A simple way to connect to someone you find interesting is to tell them what about them interests you with a short note when asking them to connect.

The related Click to Connect Syndrome is a nasty habitual activity that often leads to confusion for the patient and the intended connection - neither knows why they want to be connected or they forget the reason for making a connection request.

A simple way to attract new connections is to say 'I welcome new connections' on your profile. Having a good profile photograph which is visible to non-connections, and a complete profile that tells an interesting story about you help immeasurably with this.


D is for Dysfunction

Some of the most common types of Dysfunction are Profile Performance Dysfunction and Connection Dysfunction (also related to the chronic condition Connection Recall Failure).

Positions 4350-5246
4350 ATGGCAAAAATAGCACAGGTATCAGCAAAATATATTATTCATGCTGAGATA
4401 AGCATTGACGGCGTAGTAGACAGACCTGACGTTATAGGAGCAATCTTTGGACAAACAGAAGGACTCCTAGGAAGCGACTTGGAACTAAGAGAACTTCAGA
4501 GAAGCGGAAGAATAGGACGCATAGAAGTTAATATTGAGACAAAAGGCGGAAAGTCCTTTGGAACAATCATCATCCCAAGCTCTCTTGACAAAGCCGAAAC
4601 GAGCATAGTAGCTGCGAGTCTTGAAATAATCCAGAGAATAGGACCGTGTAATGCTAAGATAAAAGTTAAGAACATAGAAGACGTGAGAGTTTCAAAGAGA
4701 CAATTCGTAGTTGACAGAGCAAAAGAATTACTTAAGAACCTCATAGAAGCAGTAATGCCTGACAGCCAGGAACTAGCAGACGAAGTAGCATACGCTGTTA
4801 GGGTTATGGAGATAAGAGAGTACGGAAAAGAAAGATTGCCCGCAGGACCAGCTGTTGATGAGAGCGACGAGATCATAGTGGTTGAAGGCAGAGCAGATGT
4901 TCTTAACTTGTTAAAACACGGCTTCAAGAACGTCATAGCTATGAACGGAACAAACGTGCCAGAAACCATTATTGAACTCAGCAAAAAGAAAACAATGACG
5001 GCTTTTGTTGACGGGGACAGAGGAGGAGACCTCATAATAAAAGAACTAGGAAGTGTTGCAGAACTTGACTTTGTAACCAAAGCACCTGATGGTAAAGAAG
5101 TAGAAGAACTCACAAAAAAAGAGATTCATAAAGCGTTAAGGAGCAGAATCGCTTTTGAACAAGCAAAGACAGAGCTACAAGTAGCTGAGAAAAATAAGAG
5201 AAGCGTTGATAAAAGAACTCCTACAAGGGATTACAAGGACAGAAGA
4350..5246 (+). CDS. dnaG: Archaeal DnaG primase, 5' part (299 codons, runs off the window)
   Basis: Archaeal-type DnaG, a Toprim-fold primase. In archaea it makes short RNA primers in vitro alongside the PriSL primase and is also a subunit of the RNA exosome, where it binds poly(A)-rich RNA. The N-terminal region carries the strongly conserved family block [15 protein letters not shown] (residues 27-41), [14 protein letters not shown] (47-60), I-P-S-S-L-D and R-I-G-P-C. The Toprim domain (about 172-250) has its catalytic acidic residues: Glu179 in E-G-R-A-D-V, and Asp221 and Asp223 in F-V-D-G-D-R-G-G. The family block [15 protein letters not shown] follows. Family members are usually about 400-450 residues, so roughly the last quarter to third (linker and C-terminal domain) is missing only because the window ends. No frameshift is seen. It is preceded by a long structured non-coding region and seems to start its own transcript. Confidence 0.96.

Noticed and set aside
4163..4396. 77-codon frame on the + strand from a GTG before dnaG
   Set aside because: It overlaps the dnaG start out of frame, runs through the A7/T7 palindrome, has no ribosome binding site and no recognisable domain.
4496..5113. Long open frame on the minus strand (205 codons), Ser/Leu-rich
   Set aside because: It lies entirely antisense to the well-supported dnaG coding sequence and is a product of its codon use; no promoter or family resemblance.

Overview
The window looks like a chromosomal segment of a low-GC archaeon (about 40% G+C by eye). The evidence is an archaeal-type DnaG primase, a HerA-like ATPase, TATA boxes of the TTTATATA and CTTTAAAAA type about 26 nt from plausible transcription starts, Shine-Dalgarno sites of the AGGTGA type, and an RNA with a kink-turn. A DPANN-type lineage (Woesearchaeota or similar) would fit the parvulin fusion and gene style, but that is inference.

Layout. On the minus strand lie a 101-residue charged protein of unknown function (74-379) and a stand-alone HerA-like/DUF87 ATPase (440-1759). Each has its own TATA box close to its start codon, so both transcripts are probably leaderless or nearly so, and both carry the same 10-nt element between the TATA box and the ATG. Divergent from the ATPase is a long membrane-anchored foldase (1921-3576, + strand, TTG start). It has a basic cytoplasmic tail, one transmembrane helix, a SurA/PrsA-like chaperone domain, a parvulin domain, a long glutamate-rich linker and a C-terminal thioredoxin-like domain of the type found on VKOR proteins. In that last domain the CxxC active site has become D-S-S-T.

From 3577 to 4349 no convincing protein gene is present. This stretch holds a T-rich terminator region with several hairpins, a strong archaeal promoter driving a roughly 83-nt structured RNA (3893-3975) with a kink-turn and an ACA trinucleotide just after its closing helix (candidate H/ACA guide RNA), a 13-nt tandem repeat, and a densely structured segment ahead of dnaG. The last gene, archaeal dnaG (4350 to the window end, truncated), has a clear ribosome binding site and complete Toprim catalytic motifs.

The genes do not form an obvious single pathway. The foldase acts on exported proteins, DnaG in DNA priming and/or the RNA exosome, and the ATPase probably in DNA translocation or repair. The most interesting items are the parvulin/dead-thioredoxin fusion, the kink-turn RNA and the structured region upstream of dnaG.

Profile Performance Dysfunction is a complex problem, but one that can be treated quickly and effectively with a short and painless LinkedIn Profile Surgery that can be completed within 60 minutes and can be undertaken remotely anywhere in the world by phone or skype.

Connection Dysfunction occurs when you are unable to grow your network of connections, or connect randomly to strangers for no apparent reason. Patients often display confusion when presented with evidence of never personalising connection requests, failing to actually start with a connection strategy, or incorrect use of the LinkedIn search function.


E is for Erectile Dysfunction and Experience Anemia